Feeling grateful for things when your life is going well can come naturally. But when things get difficult, gratitude might be the last thing on your mind. Practicing gratitude in your toughest moments can have a positive effect on your mood. Let’s look at the science of gratitude and explore ways to build a daily practice.
How gratitude affects the body
When you feel gratitude, your brain releases dopamine and serotonin. These neurotransmitters are called “feel-good” chemicals because they improve your mood. When your mood improves, you may feel more motivated to do things you enjoy. This is how gratitude can create a positive feedback loop for mood and behavior.
Studies show that people who practice gratitude daily report fewer symptoms of depression and anxiety. If you find yourself struggling, try some of these gratitude practices below. If you have a myStrength account, search for the activity “Gratitude reduces stress.”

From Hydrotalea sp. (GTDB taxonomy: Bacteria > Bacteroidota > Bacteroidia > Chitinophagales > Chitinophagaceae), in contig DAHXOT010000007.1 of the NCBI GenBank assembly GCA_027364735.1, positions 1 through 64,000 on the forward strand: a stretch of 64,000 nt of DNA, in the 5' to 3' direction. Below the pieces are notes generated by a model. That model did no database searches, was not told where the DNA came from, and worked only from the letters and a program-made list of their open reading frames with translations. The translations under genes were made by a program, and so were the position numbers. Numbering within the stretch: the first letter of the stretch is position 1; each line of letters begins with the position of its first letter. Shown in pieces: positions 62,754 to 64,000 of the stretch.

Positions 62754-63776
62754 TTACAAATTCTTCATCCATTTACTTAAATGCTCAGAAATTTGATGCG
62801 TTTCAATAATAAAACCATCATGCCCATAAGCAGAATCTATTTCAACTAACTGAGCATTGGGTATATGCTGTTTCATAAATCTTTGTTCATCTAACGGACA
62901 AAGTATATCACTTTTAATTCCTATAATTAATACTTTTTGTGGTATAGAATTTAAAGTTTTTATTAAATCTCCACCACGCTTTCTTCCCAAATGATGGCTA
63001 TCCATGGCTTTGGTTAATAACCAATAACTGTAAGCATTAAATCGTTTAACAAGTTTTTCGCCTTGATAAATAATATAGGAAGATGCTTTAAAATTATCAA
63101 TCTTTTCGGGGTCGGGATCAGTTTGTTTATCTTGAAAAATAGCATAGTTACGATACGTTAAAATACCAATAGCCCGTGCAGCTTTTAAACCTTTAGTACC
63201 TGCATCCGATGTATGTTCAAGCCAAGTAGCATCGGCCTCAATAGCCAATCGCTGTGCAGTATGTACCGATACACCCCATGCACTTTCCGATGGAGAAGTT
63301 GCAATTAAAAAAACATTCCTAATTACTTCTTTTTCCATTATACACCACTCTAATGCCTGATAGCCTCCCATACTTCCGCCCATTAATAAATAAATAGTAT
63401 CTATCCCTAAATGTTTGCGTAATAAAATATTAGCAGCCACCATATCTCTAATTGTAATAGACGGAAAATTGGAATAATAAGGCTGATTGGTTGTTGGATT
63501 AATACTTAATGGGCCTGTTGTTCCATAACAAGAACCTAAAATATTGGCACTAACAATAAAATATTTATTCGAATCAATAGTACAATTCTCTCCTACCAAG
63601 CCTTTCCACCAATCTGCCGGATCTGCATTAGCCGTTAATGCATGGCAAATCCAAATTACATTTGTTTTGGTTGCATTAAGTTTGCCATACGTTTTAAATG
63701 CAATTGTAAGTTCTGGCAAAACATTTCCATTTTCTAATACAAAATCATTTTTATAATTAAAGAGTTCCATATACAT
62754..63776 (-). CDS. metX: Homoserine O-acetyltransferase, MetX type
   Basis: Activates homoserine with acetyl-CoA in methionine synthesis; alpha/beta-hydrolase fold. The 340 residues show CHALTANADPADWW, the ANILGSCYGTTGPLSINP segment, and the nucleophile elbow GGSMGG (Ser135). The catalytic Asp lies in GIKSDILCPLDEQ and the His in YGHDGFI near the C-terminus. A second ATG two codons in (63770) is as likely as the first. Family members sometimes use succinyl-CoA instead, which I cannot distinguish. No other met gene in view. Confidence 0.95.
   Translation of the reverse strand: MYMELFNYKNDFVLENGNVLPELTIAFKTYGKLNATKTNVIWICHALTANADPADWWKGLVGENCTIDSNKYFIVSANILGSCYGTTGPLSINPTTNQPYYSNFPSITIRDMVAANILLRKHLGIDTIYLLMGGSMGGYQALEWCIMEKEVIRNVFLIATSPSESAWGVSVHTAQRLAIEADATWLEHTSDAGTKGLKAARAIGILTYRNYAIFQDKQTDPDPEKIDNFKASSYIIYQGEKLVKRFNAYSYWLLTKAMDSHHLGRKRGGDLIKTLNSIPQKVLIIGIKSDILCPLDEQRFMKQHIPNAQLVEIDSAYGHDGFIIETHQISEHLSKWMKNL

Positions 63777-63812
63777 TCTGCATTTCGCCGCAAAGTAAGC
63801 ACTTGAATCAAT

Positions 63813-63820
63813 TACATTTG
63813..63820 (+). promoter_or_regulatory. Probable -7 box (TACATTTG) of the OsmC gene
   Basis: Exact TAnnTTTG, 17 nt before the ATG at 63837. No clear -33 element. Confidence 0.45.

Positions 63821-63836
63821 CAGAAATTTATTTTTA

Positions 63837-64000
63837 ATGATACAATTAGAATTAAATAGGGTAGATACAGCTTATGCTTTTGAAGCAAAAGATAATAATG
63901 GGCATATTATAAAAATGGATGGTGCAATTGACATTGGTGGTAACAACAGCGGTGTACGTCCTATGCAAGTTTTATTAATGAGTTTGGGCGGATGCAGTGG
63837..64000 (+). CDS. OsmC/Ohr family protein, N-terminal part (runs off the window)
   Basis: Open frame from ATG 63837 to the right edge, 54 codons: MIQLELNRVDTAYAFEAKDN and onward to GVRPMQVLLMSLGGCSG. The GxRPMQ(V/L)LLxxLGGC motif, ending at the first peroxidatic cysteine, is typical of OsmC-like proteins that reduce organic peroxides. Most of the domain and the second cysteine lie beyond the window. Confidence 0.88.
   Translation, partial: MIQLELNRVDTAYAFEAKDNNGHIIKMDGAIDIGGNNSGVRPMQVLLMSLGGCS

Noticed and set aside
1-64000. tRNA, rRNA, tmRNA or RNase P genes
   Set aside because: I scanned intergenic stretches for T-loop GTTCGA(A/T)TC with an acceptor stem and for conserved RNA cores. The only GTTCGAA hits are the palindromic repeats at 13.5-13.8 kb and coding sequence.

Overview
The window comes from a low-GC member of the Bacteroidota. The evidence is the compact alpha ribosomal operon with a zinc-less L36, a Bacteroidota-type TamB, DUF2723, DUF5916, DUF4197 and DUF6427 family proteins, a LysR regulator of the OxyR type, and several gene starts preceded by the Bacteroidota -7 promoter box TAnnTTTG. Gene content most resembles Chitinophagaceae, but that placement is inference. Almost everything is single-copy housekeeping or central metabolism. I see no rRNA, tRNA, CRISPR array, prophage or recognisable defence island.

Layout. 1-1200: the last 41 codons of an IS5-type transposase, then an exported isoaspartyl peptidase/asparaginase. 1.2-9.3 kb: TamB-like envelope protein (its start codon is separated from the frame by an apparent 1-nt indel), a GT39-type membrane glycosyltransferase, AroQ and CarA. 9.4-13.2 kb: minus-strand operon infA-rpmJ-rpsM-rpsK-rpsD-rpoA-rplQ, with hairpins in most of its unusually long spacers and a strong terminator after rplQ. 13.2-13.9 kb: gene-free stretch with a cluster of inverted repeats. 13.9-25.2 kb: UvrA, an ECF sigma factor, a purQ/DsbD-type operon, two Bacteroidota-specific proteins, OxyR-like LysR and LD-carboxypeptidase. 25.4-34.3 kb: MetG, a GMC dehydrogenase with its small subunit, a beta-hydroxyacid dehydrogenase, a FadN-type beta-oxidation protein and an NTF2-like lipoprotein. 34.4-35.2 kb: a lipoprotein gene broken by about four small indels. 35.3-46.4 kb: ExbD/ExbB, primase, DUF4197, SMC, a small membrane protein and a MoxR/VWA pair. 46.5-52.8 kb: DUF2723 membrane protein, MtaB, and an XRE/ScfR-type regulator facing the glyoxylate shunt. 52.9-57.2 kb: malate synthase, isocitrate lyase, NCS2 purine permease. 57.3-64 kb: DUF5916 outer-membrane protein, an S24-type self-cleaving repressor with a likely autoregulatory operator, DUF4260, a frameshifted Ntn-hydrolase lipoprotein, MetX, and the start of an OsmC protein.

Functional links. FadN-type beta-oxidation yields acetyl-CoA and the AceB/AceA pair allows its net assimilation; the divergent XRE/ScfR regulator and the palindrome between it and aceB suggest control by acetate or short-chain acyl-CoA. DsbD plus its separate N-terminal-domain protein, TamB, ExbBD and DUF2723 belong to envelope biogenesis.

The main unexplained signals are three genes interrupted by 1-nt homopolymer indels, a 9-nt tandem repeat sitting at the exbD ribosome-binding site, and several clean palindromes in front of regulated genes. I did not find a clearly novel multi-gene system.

Starting a daily gratitude practice
It is important to practice gratitude daily. Think of a time of day when you can set aside a few minutes. Try one of these practices daily until it becomes a habit.
Gratitude list: Take some time to list everything you are grateful for. There is nothing too small for gratitude. You can be grateful that the sun rose this morning, for example. You can write down your list to read later.
Journaling: Pick something you are grateful for. Write about it. Set a timer and write until the timer runs out. You can also revisit this journal entry later.
Thank someone: Think of something someone has done for you recently. You can write about it, or you may reach out to them to thank them.
Coping with complex emotions can be challenging. While there is rarely a one-step solution, creating a daily gratitude practice can help.